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Paresthesias

♦ Lack of brush-border disaccharidase causes malabsorption of the corresponding disaccharide. A lack of lactase, which splits lactose into glucose and galactose, is common. Lactase deficiency, which goes hand in hand with intolerance to milk and lactose-containing foods, is rarely congenital, but often develops after weaning. There are marked ethnic differences.

♦ Defects of specific mucosal carriers cause specific malabsorption. In Hartnup disease, for example, there is a specific carrier defect ve for certain neutral amino acids; in cystinuria L, for cationic (basic) amino acids and cystine. <D (The uptake of the affected amino acids as di-tin peptides is undisturbed, because the mucosa tes has its own carrier for dipeptides). = ♦ Global defects of mucosal digestion and h, absorption occur in diffuse mucosal diseases, ra such as celiac disease, tropical sprue, Crohn's ^ disease, Whipple's disease, AIDS, infections St (e.g., with Salmonella), radiation enteritis, id and after resection of large portions of the small intestine.

♦ In addition to alcohol (pancreatic insufficiency, chronic liver disease), a number of drugs cause malabsorption: colchicine (inhibits division of crypt cells and disacchari-dases), neomycin and similar antibiotics (inhibit division of crypt cells and disacchari-dases; precipitate bile salts and micellar fatty acids), methotrexate (inhibits folate absorption), cholestyramine (binds bile salts), certain laxatives, biguanides, etc.

♦ Especially in fat absorption, processing within the mucosal cells (formation of chylo-microns) is an important partial step whose disturbance in abetalipoproteinemia (^ p. 247) results in fat malabsorption (^ D). Another cause is lymphatic blockage (lymph-angiectasia, lymphoma, etc.).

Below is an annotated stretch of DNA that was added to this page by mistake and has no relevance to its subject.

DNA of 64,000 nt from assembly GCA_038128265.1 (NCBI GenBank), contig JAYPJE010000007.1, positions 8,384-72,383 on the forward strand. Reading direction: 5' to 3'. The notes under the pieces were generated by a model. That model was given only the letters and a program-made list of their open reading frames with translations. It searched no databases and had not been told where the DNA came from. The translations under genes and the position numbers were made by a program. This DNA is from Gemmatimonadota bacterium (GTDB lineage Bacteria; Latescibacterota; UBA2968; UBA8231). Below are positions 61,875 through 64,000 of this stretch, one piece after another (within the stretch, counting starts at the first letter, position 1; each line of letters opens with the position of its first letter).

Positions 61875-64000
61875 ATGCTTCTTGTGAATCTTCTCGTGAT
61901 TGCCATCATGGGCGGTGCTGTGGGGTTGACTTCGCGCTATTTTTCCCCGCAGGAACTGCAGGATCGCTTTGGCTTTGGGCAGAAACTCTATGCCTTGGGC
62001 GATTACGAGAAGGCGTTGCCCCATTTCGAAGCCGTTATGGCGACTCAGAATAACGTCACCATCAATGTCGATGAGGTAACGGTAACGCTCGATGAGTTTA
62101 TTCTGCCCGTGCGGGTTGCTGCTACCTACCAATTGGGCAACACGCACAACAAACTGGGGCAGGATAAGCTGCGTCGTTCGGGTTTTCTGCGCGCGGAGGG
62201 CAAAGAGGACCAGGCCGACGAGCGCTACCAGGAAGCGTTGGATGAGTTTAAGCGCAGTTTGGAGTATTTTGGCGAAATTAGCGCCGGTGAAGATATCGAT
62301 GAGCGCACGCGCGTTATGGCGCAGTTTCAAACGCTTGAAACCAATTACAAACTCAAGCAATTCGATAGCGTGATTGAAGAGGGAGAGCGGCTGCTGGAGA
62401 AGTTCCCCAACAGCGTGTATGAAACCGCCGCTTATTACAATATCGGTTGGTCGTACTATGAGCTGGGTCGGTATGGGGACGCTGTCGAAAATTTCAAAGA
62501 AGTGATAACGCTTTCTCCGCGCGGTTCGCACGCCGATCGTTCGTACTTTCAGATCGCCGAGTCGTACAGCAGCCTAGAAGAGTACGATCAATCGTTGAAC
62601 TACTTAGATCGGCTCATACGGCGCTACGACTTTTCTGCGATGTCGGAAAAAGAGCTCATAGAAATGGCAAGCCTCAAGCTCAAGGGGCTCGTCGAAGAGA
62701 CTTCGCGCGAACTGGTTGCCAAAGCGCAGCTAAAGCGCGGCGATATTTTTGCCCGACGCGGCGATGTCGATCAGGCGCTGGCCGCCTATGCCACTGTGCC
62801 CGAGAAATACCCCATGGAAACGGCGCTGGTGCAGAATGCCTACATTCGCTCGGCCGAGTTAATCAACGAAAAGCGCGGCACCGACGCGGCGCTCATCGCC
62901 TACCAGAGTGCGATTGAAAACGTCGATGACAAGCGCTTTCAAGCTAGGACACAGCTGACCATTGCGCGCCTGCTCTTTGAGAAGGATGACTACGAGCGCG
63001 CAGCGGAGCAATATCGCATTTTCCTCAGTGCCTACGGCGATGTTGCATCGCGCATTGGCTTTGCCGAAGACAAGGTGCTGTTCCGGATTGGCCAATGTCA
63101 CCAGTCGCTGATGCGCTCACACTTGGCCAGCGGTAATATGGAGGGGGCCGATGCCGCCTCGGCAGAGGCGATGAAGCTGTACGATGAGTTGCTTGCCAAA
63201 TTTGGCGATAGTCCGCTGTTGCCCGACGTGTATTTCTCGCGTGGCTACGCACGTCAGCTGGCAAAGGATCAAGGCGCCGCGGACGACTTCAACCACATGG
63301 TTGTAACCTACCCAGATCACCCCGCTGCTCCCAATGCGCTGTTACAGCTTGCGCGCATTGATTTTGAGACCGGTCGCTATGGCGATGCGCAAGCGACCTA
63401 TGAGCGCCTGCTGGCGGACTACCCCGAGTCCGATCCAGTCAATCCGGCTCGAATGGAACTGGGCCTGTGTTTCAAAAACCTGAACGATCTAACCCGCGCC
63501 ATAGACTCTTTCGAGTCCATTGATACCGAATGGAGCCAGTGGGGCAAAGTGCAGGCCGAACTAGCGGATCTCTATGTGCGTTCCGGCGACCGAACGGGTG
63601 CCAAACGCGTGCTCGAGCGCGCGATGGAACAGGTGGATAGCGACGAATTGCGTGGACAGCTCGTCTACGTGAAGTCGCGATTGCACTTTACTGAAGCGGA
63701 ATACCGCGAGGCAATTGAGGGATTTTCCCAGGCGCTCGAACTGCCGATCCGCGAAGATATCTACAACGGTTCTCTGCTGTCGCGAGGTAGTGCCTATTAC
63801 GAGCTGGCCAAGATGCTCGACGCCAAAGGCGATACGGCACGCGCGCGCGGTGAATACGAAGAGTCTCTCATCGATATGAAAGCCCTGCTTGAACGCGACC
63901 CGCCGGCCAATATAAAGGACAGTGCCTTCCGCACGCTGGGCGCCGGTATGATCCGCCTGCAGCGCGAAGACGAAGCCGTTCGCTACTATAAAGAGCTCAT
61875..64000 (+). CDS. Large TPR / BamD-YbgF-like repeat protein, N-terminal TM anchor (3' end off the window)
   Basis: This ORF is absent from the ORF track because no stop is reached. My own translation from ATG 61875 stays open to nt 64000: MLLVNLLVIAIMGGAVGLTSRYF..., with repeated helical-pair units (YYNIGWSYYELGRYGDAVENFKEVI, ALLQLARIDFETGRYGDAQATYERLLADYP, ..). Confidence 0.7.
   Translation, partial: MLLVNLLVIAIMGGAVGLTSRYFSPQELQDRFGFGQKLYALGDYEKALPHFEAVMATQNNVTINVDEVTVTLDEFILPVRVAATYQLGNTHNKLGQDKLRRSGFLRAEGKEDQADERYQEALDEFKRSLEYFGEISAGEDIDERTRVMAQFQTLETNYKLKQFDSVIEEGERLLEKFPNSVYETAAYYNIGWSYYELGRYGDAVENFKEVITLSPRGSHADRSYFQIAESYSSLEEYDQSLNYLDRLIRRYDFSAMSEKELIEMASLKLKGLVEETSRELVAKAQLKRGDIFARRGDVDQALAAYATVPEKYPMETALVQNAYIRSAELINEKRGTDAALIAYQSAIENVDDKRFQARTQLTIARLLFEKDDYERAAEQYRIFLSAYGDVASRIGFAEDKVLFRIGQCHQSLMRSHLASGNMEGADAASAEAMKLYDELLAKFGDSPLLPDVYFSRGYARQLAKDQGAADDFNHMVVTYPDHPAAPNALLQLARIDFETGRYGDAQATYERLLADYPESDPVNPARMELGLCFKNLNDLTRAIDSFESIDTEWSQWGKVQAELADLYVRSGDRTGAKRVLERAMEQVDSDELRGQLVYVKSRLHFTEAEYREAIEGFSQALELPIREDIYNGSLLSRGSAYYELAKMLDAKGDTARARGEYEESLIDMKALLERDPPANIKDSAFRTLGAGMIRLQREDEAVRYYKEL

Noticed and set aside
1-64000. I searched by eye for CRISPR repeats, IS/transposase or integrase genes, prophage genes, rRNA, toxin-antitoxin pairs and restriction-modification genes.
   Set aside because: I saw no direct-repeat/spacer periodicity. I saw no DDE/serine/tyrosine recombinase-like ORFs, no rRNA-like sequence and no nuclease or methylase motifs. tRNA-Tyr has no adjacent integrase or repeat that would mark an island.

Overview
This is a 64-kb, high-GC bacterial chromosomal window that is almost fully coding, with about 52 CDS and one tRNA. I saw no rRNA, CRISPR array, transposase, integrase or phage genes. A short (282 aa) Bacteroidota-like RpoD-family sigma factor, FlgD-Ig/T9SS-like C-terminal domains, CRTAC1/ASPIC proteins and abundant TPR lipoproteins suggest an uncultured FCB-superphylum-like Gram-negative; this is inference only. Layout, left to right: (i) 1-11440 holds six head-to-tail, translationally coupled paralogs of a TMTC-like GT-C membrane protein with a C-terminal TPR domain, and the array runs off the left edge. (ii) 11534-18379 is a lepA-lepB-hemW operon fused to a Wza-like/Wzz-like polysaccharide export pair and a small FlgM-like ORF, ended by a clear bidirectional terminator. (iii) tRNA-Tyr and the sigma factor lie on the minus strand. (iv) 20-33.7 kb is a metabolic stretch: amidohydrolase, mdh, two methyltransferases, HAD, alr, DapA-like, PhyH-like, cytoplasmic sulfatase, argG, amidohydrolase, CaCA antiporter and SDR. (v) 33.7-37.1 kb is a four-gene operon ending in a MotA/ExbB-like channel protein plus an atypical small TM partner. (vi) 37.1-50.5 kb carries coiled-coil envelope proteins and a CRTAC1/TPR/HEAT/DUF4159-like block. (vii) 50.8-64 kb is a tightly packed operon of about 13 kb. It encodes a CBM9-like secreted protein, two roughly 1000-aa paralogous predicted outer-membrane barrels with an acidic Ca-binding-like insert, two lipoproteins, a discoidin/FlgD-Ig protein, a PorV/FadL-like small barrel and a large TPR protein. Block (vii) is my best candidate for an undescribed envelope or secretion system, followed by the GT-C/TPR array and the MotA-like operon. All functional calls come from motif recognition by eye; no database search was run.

♦ Finally, malabsorption naturally occurs if blood flow through the intestine is disturbed (ischemia, e.g., in vasculitis).

The consequences of malabsorption are dependent on the kind of malabsorbed substance:

♦ Malabsorption of proteins (^C) can lead to muscular atrophy and weight loss, while any resulting hypoproteinemia will result in

♦ Malabsorption of carbohydrates in the small intestine (^C) means that some of them are metabolized to short-chain fatty acids and to gases (CO2, H2) resulting in distension and flatulence. If more than 80g/d of carbohydrates fail to be absorbed, osmosis-induced watery diarrhea occurs (^ p. 150).

♦ Malabsorption of fats (^ D) is characterized by fatty stools (steotorrhea) and leads to weight loss from a lack of these high-calorie components of food. Malabsorption of the fat-soluble vitamins A, D, E, and K occurs especially if fat malabsorption is caused by a lack of bile salts or by other reasons of abnormal formation of micelles (^ D). This is because these vitamins can only reach the absorbing mucosa in an uninterrupted lipo-philic milieu for which micelles are essential. If vitamin K deficiency occurs, the glutamyl residues of prothrombin and other blood clotting factors cannot be y-carboxylated in the liver, and thus bleeding may occur. Vitamin D deficiency causes rickets in children and osteomalacia in adults. In vitamin A deficiency hyperkeratosis and night blindness develops.

♦ Malabsorption of the water-soluble vitamin cobalamine (B12) (for causes, see above) and folate (e.g., in global malabsorption or methotrexate administration) leads to macrocytic anemia (^ p. 34), termed pernicious anemia if there is a cobalamine deficiency, to glossitis and aphthous ulcers as well as neurological defects (nerve degeneration) if there is a cobalamine deficiency.

♦ Iron malabsorption (see also p. 38) leads to hypochromic anemia.

of small intestine

Desynchronization of chyme emptying and bile pankreatic secretion secretion

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